Men’s Interpersonal Therapy Group

Men’s Interpersonal Therapy Group

Sitting Well Counseling is offering a weekly Interpersonal Men’s Group specifically designed for men seeking greater self-understanding, enhanced self-esteem as a man in today’s world, and as a result, more satisfying personal relationships. We will currently be offering one group this fall reserved for 10 men starting Monday, October 10th and will continue Monday nights at 5:30 pm-7:00 pm. New members can join at any time if there is an opening.

WHEN: Mondays 5:30 – 7:00 pm (First group on October 10th)

WHERE: Sitting Well Counseling

               2811 Linkhorne Drive

               Lynchburg, VA 24503

How To Sign Up: Email or call 434-582-9061

Facilitators: Nathan Roberts, Resident In Counseling & Jason Kent, Resident In Counseling

Cost: $100/month (4 groups) – 1 month commitment, 3 month recommendation

The format includes clinical guidance from mental health professionals, education and discussion about men’s issues within the context of mutual support and interpersonal process (ie, what is happening right here and right now in this immediate moment).

What is an interpersonal men’s therapy group?

An interpersonal therapy group is a group of people (usually 6 – 10 people) who meet together weekly with a therapist (our group will have two men’s facilitators) to work through relational issues and issues specific to men in today’s world that lead to psychological symptoms or dissatisfaction in relationships. Each group session lasts for 90 minutes.

In this confidential, safe and supportive environment, men can find understanding and encouragement. Through therapeutically guided interactions amongst group members, as well as intensive self-exploration, introspection and reflection, participants have an opportunity to develop the tools to better manage the areas in their lives that are “stuck” or in “crisis.”

What are some reasons why a person may join an interpersonal therapy group?

Men who join an interpersonal therapy group usually want to be able to relate better with others and to feel better about themselves. Reasons for joining group include:

  • Often feeling angry, frustrated, or dissatisfied in relationships
  • Having difficulty trusting others
  • Struggling to forge close (or meaningful) relationships
  • Confusion about how to be a man, a husband, and a father in today’s cultural climate
  • Feeling that one often has to please others
  • Relying on alcohol or drugs to socialize
  • Struggling to communicate one’s thoughts, feelings, and needs directly
  • Being controlling (or easily controlled) in relationships
  • Feeling that one’s relationships are shallow
  • Experiencing anxiety in social situations
  • Frequently experiencing loneliness
  • Manipulating others to get one’s needs met
  • Having trouble with self-esteem

While not exhaustive, this list is intended to capture the broad range of issues that might lead one to join an interpersonal group.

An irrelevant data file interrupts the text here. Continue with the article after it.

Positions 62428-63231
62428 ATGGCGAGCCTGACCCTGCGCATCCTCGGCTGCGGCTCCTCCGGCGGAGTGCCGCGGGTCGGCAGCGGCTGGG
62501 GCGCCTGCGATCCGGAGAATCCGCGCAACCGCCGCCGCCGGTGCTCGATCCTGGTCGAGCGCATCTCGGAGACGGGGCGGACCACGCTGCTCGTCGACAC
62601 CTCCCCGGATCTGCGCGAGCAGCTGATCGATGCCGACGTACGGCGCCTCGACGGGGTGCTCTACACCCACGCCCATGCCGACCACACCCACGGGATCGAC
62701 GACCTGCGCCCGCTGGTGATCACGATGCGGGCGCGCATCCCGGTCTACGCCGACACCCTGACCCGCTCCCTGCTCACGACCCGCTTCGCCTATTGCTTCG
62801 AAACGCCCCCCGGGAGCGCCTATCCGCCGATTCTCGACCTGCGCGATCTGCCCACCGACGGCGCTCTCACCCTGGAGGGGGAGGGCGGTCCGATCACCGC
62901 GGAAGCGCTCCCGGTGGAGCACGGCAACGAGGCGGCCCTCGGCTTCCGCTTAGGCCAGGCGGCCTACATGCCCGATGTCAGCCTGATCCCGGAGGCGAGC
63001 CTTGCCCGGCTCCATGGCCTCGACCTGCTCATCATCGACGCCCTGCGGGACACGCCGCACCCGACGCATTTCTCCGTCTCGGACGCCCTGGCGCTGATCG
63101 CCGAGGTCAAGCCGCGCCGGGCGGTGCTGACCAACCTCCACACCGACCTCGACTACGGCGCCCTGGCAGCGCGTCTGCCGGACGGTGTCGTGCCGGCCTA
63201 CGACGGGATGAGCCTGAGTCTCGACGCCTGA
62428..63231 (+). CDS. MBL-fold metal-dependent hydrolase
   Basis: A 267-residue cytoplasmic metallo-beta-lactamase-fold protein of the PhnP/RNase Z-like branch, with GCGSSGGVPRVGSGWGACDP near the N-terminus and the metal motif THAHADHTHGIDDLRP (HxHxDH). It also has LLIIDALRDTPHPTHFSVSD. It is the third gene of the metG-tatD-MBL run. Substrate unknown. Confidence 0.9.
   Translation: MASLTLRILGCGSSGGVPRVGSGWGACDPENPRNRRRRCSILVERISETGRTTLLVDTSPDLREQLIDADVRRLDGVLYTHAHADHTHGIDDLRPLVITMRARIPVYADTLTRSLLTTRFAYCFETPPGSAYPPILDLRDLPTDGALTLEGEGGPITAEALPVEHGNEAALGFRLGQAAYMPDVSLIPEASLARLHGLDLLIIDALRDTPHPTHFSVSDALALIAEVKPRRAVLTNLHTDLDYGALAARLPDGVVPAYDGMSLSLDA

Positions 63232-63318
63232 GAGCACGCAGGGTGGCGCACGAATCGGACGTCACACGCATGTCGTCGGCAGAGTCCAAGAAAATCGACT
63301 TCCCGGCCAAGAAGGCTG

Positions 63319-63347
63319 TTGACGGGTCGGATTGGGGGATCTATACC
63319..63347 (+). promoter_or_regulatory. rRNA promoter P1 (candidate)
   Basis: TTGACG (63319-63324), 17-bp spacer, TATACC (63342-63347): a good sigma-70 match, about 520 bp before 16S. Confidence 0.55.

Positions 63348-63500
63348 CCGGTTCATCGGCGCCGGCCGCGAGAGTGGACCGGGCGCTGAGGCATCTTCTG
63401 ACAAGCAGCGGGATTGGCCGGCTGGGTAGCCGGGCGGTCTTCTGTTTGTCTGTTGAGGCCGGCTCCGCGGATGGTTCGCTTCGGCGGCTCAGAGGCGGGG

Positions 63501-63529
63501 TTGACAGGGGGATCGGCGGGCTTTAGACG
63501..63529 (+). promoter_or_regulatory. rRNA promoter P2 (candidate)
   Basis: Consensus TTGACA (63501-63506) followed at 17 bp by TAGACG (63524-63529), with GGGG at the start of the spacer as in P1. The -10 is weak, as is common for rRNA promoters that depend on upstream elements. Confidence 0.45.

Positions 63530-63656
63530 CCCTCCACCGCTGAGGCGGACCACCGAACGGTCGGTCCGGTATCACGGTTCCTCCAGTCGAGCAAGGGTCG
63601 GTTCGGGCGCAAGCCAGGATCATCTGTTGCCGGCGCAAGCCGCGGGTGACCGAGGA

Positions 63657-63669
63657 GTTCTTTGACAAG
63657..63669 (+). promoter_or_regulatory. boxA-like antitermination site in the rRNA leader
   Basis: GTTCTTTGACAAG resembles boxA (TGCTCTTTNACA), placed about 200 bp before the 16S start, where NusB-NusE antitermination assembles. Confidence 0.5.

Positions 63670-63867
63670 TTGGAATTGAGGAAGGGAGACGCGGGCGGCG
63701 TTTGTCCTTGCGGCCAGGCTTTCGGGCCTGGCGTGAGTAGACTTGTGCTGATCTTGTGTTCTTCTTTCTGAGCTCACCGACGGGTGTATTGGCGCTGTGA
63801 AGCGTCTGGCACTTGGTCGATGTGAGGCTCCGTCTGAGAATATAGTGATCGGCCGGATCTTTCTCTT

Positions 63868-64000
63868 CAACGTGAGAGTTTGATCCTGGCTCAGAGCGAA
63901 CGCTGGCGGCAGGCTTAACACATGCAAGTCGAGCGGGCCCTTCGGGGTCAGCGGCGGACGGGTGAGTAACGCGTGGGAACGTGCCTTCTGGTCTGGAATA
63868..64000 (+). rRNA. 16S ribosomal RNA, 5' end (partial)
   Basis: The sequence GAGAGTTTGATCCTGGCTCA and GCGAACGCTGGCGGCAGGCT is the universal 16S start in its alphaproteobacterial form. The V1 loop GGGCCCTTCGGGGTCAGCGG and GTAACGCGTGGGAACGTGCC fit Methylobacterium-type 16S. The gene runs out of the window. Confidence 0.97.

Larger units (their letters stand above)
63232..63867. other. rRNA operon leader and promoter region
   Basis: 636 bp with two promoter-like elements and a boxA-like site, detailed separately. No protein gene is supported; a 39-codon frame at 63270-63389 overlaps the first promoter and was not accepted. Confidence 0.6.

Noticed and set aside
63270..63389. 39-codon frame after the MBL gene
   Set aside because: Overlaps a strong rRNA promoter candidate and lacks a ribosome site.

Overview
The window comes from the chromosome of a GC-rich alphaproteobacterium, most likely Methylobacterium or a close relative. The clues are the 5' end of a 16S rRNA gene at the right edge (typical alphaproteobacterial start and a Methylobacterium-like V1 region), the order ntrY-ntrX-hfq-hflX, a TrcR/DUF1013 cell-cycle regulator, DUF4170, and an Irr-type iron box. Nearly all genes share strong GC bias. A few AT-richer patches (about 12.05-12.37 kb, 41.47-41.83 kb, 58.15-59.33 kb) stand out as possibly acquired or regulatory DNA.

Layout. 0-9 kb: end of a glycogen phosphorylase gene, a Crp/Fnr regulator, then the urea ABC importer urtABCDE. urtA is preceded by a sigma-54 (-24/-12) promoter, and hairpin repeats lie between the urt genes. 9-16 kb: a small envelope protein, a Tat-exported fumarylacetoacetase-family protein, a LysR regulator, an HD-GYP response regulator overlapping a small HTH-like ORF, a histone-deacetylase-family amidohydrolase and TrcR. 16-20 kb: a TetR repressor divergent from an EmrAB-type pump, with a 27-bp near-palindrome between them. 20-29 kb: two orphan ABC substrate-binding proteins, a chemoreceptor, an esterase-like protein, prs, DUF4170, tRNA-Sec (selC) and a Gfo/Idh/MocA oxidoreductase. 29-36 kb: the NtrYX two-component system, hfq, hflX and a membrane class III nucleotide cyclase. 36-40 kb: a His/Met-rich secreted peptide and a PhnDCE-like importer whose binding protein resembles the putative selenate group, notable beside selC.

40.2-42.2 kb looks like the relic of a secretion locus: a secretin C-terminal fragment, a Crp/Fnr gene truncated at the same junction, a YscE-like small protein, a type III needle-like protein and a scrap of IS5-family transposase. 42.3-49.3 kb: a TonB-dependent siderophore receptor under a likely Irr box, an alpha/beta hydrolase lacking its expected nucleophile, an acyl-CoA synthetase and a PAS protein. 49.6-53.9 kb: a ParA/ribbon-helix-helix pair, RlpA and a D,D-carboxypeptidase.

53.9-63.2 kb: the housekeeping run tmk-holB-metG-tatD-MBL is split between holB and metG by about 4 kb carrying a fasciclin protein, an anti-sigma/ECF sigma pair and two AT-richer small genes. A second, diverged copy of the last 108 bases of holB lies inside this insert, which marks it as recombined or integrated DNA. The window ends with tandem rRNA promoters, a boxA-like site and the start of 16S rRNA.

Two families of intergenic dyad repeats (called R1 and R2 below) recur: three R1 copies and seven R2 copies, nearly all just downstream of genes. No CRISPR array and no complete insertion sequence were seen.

Do I need to be in individual therapy to be in an interpersonal group?

This depends. Some people benefit from continuing to see their individual therapist, and they participate in group because it provides the opportunity to try out what they may be working on in individual therapy. Being in a group can also help stimulate things to work on in individual therapy. That said, a person does not have to be in individual therapy to be in a therapy group.

Will I be forced to share or give feedback?

No. You will not have to do anything you do not want to do. Like a lot of things, though, the amount of effort you exert in group will be reflected in the outcome you obtain. Everyone is encouraged to be as present as possible and to be engaged in the process. By being present and engaged you not only help yourself but you also help other group members.

How do I know things will remain confidential?

Members in the group make an agreement to keep what is said in group completely confidential. Members are allowed to talk about their own experience in group with whomever they like but agree to refrain from talking about other group members. The group therapist is required to keep everything said in group confidential as he or she would with things discussed in individual therapy.  Some interpersonal groups are time-limited which makes the ending of the group obvious. When a group is ongoing, members discuss openly with one another if they are thinking about leaving. Often this brings up important material for the group to process.

How long do I need to be in the group?

As a general rule, we encourage people to be part of the group for at least three months, though people usually want to continue for longer. Depending on the situation, a person might spend a year or more in a group to experience the full benefit of their participation. You can always leave the group. All I ask is that you let the other group members know about your intent to leave and give the group enough time (preferably at least several sessions) to process your departure.